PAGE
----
Burned Area Survey of Grand Teton National Park and John D. Rockefeller, Jr. Memorial Parkway: The Fires of 1988 (Ann Rodman, Henry Shovic, Don Despain and Paul Schullery, June 1990)
Campfire Tales of Jackson Hole (G. Bryan Harry, ed., Grand Teton Natural History Association, 1960)
Colter's Hell and Jackson's Hole (Merrill J. Mattes, 1962)
Creation of Grand Teton National Park (Jackie Skaggs, January 2000)
Creation of the Teton Landscape: The Geologic Story of Grand Teton National Park (J.D. Love and John C. Reed, Jr., ©Grand Teton Association, 1971)
Day Use of Grand Teton National Parks Backcountry Areas (Clynn Phillips, John Hoesterey and Jacquelin Buchanan, September 1981)
Economic analysis of alternative bison and elk management practices on the National Elk Refuge and Grand Teton National Park: a comparison of visitor and household responses USGS Open-File Report 2004-1305 (John B. Loomis and Lynne Caughlan, 2004)
Geologic Resources Inventory Report, Grand Teton National Park and John D. Rockefeller, Jr. Memorial Parkway NPS Natural Resource Report NPS/NRPC/GRD/NRR-2010/230 (K. KellerLynn, August 2010)
Geophysical Study in Grand Teton National Park and Vicinity, Teton County, Wyoming USGS Professional Paper 516-E (John C. Behrendt, Benton L. Tibbetts, William E. Bonini and Peter M. Lavin, 1968)
Greater Yellowstone Climate Assessment: Past, Present, and Future Climate Change in Greater Yellowstone Watersheds (Steven Hostetler, Cathy Whitlock, Bryan Shuman, David Liefert, Charles Wolf Drimal and Scott Bischke, June 2021)
Greater Yellowstone Network Amphibian Monitoring
Amphibian Monitoring in the Greater Yellowstone NetworkProject Report 2007: Yellowstone and Grand Teton National Parks NPS Natural Resource Technical Report NPS/GRYN/NRTR—2009/151 (Debra A. Patla and William R. Gould, January 2009)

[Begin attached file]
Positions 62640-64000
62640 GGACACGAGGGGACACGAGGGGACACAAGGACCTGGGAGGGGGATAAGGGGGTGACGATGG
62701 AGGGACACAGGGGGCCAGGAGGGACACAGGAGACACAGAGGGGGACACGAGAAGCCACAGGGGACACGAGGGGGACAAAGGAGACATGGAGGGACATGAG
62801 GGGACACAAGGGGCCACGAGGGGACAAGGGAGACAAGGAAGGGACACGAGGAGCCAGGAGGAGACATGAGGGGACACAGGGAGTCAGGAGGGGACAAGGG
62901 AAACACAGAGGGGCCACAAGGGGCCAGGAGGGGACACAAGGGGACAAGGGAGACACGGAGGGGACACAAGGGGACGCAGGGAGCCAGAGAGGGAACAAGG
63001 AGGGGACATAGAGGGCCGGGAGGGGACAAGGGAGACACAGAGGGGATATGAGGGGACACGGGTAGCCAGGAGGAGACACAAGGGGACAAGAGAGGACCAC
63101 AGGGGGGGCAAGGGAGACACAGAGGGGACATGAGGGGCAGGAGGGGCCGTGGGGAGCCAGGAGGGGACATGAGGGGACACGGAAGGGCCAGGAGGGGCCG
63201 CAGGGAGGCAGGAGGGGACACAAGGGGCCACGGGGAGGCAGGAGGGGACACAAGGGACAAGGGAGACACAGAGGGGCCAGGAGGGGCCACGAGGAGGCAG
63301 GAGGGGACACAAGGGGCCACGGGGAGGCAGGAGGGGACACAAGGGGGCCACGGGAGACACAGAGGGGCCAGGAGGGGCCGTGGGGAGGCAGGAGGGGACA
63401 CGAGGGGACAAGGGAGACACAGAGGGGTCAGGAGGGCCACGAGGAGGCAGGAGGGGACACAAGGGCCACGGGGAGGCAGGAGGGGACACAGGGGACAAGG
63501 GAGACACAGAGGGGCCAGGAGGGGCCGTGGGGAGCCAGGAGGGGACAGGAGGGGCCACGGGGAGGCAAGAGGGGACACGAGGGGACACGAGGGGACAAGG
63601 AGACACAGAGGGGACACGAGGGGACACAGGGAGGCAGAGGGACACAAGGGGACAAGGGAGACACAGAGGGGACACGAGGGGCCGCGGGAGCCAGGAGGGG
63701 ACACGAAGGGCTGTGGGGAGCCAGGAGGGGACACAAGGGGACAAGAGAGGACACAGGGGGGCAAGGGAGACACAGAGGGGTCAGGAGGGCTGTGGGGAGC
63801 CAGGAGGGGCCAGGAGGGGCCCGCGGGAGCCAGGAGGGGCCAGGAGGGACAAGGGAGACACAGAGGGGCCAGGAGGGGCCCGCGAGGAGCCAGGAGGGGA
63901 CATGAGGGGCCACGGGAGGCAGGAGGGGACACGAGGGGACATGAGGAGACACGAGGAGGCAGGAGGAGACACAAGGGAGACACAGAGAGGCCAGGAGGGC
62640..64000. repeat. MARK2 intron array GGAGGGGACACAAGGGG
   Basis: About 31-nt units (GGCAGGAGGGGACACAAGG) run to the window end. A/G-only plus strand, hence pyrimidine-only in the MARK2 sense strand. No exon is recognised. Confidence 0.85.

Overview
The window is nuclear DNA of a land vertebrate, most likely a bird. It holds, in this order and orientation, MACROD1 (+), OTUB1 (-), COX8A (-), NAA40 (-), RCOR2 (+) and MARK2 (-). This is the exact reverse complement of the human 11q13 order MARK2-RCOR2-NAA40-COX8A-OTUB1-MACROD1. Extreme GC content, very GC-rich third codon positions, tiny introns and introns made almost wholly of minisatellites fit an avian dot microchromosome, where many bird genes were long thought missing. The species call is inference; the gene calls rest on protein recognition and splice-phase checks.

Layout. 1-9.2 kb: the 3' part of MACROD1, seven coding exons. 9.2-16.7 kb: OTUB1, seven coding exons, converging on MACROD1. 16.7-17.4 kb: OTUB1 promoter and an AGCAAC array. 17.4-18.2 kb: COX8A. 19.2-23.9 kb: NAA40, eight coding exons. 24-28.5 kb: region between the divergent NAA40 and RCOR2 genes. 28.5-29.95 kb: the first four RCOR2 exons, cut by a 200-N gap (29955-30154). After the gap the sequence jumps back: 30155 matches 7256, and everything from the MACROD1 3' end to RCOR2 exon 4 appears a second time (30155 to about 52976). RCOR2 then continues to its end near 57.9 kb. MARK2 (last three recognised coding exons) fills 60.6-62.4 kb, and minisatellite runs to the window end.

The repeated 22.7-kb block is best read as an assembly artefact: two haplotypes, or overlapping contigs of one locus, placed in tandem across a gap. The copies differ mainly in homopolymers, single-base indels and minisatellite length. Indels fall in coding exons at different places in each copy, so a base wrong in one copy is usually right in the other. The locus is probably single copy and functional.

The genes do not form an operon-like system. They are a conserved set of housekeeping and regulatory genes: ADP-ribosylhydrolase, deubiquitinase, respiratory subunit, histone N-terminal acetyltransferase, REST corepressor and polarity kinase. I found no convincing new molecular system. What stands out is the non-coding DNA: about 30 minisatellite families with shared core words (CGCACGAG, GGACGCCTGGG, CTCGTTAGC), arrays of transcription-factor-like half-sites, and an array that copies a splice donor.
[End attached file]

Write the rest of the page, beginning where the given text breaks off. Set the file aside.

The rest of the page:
Amphibian Monitoring in the Greater Yellowstone NetworkProject Report 2008 and 2009: Yellowstone and Grand Teton National Parks NPS Natural Resource Data Series NPS/GRYN/NRDS—2010/072 (Debra A. Patla, August 2010)
Greater Yellowstone Network Amphibian Monitoring: 2010-2011 Annual Status Report NPS Natural Resource Data Series NPS/GRYN/NRDS-2012/332 (Debra Patla and Kristin Legg, June 2012)
Greater Yellowstone Network Amphibian Monitoring: 2012-2013 Biennial Status Report NPS Natural Resource Report NPS/GRYN/NRR—2016/1140 (Andrew Ray and Debra Patla, February 2016)
Greater Yellowstone Network Amphibian and Wetland Monitoring: Status Report for 2014, 2015, and 2016 NPS Natural Resource Report NPS/GRYN/NRR—2018/1638 (Debra Patla and Andrew Ray, May 2018)
Greater Yellowstone Network Amphibian and Wetland Monitoring: Status Report for 2017 and 2018 NPS Natural Resource Report NPS/GRYN/NRR—2020/2111 (Debra Patla and Andrew Ray, April 2020)
Ground-water data from selected sites in Grand Teton National Park, Wyoming USGS Open-File Report 89-51 (D.J. Parliman and H.W. Young, 1989)
Ground water east of Jackson Lake, Grand Teton National Park, Wyoming USGS Circular 494 (Laurence J. McGreevy and Ellis D. Gordon, 1964)
Historic Structure Report/Administrative Data/Historical Data/Architectural Data: Leek's Lodge, Grand Teton National Park, Wyoming (Jean Carlton Parker, April 1979)
Historic Structures Report/History Section: Maud Noble Cabin, Grand Teton National Park (Erwin N. Thompson, November 1970)
Historic Structures Report: Maud Noble Cabin and Out-Building, Grand Teton National Park, Wyoming (Charles S. Pope, January 1970)